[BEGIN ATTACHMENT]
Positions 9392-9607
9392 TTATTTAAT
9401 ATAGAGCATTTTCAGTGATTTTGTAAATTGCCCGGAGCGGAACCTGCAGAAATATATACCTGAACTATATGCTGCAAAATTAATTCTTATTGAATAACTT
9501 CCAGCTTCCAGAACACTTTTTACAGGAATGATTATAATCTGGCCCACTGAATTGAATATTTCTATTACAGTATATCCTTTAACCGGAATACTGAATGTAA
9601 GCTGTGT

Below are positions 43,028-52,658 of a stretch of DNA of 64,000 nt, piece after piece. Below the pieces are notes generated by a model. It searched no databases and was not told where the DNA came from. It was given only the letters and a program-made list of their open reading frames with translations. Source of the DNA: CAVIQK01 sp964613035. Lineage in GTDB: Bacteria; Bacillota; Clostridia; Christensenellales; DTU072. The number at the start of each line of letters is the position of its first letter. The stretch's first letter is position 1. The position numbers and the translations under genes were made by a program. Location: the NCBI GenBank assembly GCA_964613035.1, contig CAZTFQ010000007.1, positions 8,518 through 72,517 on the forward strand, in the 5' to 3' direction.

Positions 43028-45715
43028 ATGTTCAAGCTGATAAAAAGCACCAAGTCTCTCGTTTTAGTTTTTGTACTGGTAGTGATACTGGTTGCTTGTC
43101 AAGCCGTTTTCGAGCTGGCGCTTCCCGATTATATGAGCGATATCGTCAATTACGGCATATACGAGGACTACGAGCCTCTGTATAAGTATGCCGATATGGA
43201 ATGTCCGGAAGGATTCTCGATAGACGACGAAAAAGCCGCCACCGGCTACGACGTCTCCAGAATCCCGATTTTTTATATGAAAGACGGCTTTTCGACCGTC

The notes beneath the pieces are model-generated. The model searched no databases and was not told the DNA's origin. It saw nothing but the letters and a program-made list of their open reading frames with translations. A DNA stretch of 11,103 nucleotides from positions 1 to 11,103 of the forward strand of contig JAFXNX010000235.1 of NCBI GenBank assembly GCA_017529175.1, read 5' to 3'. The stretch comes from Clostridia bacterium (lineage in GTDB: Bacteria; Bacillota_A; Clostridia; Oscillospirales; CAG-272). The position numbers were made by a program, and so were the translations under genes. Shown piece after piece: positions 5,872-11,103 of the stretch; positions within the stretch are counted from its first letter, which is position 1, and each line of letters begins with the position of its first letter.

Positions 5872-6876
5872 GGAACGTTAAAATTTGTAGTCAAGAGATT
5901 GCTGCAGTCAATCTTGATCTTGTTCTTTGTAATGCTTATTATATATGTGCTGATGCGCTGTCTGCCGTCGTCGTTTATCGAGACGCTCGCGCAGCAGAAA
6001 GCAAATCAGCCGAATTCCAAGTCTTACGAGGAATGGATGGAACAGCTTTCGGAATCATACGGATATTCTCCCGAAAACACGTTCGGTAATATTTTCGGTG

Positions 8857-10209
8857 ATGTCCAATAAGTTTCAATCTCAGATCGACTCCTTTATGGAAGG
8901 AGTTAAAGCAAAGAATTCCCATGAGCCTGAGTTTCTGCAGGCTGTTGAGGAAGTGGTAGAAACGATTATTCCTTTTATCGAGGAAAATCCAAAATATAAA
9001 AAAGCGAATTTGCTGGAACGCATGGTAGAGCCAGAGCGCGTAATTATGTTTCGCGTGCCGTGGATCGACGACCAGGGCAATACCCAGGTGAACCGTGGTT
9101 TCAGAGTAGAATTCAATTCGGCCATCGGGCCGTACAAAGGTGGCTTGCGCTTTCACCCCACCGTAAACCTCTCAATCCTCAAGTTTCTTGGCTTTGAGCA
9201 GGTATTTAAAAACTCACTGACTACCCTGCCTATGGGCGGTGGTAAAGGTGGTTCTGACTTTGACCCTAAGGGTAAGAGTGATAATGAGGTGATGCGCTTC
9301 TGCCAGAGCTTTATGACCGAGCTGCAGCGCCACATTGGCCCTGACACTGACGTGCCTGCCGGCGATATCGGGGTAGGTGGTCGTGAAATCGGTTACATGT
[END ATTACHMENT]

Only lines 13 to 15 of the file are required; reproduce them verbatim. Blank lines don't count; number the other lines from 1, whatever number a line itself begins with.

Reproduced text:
5872 GGAACGTTAAAATTTGTAGTCAAGAGATT
5901 GCTGCAGTCAATCTTGATCTTGTTCTTTGTAATGCTTATTATATATGTGCTGATGCGCTGTCTGCCGTCGTCGTTTATCGAGACGCTCGCGCAGCAGAAA
6001 GCAAATCAGCCGAATTCCAAGTCTTACGAGGAATGGATGGAACAGCTTTCGGAATCATACGGATATTCTCCCGAAAACACGTTCGGTAATATTTTCGGTG